Review – Unicorn AIM VCT
This top-up offer is due to raise £15 million for the longstanding Unicorn AIM VCT. This is the largest AIM VCT, with assets worth over £147 million and investments in over 70 qualifying holdings. Last year’s top-up offer reached capacity within a matter of weeks and this is likely to happen even sooner this time.
- Largest AIM VCT
- Low running costs
- Very experienced management team
- Over 70 qualifying holdings
- Expected to sell quickly
Unicorn Asset Management is a specialist fund manager with a bias towards smaller companies. Chris Hutchinson is the senior fund manager and is supported by a team of four plus an experienced investment committee. Unicorn has approximately £1 billion under management.
Target return and strategy
There is no specific dividend target, however the VCT intends to maintain “a steady flow of dividend distributions”. In the last three financial years, the VCT has paid dividends per share of 6.25p, 6p, and 6p respectively. There is a secondary aim of increasing this progressively over time. Unlike many VCTs that pay out virtually all growth in the form of dividends, Unicorn aims for capital growth over time too.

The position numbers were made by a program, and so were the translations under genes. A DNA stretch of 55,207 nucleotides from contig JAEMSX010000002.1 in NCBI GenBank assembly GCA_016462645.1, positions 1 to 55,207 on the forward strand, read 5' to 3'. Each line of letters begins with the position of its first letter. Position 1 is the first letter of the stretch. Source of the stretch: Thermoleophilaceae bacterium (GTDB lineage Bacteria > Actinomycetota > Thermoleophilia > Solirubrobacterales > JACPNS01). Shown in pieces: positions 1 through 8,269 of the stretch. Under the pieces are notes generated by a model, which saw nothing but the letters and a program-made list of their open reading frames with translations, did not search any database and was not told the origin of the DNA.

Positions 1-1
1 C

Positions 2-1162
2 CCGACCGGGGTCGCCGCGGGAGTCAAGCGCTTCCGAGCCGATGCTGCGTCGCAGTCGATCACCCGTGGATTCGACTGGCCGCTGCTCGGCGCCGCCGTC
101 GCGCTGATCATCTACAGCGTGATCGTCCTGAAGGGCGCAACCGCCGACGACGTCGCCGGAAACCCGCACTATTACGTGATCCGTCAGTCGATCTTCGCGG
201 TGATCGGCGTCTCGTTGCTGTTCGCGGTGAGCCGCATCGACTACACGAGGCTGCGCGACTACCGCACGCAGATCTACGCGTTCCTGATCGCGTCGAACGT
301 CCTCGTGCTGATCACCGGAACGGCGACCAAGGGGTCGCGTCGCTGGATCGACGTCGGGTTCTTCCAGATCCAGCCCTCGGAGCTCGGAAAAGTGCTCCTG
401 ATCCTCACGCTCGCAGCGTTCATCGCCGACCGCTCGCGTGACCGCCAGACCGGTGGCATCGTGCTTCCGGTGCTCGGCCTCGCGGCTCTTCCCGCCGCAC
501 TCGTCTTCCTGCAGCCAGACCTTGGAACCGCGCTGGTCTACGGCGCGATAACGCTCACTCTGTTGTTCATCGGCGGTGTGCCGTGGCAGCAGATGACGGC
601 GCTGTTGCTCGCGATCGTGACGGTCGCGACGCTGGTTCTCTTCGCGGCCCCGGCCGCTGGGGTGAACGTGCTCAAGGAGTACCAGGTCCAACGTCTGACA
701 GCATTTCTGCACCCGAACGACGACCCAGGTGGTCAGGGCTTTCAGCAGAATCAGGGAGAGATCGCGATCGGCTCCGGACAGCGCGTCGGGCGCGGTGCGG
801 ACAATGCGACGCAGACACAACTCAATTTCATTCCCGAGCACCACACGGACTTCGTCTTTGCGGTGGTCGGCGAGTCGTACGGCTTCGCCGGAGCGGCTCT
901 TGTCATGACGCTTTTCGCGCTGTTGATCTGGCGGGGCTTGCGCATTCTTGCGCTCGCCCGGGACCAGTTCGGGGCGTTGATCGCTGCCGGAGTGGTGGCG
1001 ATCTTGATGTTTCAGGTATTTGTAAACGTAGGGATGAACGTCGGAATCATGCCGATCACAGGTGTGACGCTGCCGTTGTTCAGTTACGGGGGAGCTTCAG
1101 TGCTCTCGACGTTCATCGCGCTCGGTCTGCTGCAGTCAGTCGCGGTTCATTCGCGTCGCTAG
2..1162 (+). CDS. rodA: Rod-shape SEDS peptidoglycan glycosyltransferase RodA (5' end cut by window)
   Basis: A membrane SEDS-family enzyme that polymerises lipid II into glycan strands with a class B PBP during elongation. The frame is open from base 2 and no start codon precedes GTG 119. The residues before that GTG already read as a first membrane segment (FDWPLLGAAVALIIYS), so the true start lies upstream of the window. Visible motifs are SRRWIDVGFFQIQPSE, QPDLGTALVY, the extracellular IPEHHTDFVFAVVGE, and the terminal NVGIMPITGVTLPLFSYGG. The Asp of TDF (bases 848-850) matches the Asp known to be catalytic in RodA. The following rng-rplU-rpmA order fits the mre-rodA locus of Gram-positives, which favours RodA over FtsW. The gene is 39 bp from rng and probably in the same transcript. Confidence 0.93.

The chart below shows the net asset value total return at the end of the financial year (net asset value plus cumulative dividends paid since inception) expressed as pence per share.
Source: Unicorn Asset Management. Past performance is not a guide to the future.
The chart below shows dividends paid per share over the last five financial years.
Source: Unicorn Asset Management. Past performance is not a guide to the future. Dividends are variable and not guaranteed.
The VCT seeks AIM companies with the following characteristics:
and well-motivated management teams
and services supplying growing markets
operational and financial controls
- Good cash